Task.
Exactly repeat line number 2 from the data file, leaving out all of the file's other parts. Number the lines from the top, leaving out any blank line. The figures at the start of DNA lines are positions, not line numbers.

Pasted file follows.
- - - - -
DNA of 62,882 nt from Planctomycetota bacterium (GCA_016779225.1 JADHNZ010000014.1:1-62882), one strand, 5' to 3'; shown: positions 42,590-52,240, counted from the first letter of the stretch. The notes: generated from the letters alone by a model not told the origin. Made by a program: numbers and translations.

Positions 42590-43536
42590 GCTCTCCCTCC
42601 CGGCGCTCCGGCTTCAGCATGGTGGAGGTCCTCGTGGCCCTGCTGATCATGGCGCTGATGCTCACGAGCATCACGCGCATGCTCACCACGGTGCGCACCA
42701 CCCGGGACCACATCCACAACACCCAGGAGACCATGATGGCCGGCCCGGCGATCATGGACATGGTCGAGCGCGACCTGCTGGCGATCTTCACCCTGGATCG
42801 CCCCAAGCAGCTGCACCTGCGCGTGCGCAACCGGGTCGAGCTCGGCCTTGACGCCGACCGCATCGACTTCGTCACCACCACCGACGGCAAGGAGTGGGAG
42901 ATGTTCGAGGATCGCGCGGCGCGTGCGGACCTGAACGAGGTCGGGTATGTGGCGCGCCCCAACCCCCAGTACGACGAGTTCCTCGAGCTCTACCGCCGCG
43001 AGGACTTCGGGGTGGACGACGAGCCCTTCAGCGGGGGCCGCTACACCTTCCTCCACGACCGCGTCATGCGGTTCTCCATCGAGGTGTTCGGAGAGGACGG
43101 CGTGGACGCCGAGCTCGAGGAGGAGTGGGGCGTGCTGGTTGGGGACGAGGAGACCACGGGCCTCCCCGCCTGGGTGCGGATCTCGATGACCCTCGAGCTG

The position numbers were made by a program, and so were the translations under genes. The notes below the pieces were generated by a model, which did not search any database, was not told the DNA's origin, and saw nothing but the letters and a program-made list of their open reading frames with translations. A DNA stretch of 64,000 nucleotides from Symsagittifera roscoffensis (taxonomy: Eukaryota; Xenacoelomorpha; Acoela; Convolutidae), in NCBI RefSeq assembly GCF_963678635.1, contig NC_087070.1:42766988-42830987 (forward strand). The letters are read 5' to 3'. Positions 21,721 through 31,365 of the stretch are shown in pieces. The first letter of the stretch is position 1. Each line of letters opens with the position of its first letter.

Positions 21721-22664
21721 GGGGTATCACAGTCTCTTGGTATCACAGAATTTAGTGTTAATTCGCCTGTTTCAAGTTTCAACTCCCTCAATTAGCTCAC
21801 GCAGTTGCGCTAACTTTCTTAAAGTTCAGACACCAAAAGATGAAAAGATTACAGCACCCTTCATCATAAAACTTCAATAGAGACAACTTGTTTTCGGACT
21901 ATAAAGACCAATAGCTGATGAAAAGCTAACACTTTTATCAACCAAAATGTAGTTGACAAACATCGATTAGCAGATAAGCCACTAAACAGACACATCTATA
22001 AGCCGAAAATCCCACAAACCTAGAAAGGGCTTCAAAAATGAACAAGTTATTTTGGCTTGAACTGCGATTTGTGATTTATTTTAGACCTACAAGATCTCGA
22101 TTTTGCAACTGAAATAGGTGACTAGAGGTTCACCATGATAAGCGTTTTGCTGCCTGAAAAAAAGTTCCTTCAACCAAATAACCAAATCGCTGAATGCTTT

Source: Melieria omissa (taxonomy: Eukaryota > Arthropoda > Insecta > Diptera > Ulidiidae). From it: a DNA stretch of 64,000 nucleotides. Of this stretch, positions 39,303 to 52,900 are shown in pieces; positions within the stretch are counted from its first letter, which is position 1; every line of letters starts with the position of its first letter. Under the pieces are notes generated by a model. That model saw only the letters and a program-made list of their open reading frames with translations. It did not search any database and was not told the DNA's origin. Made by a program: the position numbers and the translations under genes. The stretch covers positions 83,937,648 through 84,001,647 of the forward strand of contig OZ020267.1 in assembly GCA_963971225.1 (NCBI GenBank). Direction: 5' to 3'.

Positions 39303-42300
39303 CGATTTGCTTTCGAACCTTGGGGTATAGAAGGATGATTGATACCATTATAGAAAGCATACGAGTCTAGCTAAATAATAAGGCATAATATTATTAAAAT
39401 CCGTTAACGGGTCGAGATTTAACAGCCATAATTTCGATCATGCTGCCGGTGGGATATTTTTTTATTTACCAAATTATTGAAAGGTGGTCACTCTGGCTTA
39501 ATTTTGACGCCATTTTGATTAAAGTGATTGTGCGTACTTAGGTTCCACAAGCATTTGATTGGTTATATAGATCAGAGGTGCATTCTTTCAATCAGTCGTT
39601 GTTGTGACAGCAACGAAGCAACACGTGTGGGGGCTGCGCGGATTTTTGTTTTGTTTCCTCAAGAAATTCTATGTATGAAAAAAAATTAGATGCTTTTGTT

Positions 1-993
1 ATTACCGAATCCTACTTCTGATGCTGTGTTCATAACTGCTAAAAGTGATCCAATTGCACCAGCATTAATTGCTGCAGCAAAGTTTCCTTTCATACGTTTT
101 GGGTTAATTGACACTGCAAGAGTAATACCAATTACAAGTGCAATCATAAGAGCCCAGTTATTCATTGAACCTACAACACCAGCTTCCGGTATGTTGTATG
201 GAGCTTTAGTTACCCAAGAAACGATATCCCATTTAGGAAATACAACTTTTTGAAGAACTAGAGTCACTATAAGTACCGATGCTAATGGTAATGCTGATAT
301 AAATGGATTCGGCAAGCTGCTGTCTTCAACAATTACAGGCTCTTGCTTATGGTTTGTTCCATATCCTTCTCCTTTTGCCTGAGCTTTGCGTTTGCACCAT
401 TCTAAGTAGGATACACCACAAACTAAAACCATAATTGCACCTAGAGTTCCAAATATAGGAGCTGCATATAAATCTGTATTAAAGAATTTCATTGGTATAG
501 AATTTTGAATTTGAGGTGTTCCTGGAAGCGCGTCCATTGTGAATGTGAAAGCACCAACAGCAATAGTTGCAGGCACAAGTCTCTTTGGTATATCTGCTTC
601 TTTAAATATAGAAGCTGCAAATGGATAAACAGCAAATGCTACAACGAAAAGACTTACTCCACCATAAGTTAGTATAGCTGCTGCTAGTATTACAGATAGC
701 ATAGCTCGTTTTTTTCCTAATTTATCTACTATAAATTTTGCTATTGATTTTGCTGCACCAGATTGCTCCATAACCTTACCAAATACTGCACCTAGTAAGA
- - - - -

Positions 42590-43536